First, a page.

By Elijah Felice Rosales, December 4 2018; Business Mirror
Image Credit to BusinessMirror
The Sugar Regulatory Administration (SRA) is asking the trade department to consider putting a suggested retail price (SRP) on sugar as sought by consumers and food processors.
SRA Board Member Emiliano Bernardino L. Yulo on Monday said the agency would request the Department of Trade and Industry (DTI) to study the imposition of SRP on sugar. This was after the SRA, as well as a consumer group, reported the staple is being sold above P60 per kilo.
“On the part of the SRA, we are being unfairly blamed for the prices. The truth to the matter is we are just barely surviving our nose above water,” Yulo said on the sidelines of a forum in Manila.
“We are calling on the DTI [to look into the matter]. If it is the call of the DA [Department of Agriculture], the DTI should tell us so we can make the necessary representations with the DA,” he added.
The SRP must be determined through a government meeting with stakeholders, including sugar farmers, millers, traders, retailers and consumers. He explained this should ensure the agreed price is amenable to all parties.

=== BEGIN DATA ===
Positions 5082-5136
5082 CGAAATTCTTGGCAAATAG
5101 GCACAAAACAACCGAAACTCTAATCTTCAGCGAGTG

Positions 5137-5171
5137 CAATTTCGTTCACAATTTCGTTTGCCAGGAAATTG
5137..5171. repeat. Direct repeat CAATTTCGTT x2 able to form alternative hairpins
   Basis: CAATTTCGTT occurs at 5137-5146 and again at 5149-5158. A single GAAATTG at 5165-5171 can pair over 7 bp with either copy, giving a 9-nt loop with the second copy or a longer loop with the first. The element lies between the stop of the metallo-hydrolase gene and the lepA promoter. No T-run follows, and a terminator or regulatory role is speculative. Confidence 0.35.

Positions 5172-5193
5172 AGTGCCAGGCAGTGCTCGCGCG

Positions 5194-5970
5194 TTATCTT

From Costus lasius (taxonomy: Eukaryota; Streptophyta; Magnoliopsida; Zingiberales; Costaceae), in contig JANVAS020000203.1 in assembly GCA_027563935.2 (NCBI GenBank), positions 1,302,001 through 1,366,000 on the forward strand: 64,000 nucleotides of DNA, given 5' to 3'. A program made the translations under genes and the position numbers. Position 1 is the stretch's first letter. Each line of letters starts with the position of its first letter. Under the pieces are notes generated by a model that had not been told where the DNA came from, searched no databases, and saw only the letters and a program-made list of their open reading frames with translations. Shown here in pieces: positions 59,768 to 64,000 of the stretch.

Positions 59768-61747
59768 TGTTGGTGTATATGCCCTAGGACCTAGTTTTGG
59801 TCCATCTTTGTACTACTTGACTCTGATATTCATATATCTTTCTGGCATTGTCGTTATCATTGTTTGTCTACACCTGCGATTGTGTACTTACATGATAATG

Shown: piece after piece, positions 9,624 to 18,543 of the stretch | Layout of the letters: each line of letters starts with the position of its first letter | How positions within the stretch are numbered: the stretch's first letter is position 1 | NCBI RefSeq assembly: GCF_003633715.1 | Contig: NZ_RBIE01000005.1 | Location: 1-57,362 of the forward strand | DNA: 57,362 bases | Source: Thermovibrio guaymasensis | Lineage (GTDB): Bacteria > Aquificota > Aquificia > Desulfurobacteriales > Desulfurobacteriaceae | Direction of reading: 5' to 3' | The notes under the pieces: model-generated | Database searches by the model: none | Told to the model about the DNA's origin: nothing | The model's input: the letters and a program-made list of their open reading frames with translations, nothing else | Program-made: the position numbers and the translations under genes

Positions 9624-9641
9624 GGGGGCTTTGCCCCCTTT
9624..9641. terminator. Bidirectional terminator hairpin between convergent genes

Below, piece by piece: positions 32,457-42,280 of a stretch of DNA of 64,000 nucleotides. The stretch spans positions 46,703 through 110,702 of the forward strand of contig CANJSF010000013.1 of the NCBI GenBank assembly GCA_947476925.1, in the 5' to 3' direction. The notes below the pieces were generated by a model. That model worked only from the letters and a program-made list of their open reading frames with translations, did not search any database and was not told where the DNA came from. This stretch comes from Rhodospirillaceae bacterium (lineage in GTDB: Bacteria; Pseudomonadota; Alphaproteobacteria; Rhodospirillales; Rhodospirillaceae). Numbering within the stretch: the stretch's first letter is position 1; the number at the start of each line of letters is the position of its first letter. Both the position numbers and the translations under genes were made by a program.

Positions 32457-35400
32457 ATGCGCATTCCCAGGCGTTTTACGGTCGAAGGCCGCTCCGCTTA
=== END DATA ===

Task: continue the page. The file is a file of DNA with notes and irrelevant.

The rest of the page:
“Maybe we should have a stakeholders’ meeting particular to that so we can come up with a consensus on what is the ideal suggested retail price,” Yulo said.
Laban Konsyumer Inc. Victorio Mario A. Dimagiba reported retail prices of refined sugar averaged P60 per kilo in public markets. This should not be the case, he argued, as the SRA claimed farmers are selling it at P1,450 per 50- kilogram bag to millers.
He surmised there could be profiteers in the supply chain that jack up the prices. Dimagiba added the fuel excise tax under the Tax Reform for Acceleration and Inclusion affected the prices of essentials, such as sugar.
“We have a very poor supply chain for basic necessities and prime commodities. Three or four in the process have to spend on gasoline, and they pass it on to the consumers,” Dimagiba said.
“The excise tax on petroleum products really had an impact on inflation. It increased delivery cost,” he added.
Dimagiba, a former trade undersecretary, moved that the government put an SRP on sugar given the disparity between prices from the farm gate and to the retail.
During his stint as trade official, he said the DTI placed an SRP of P50 per kilo on sugar in the face of rising prices of basic goods. “In less than a week, prices of sugar fell to P45 per kilo,” the consumer group leader recalled.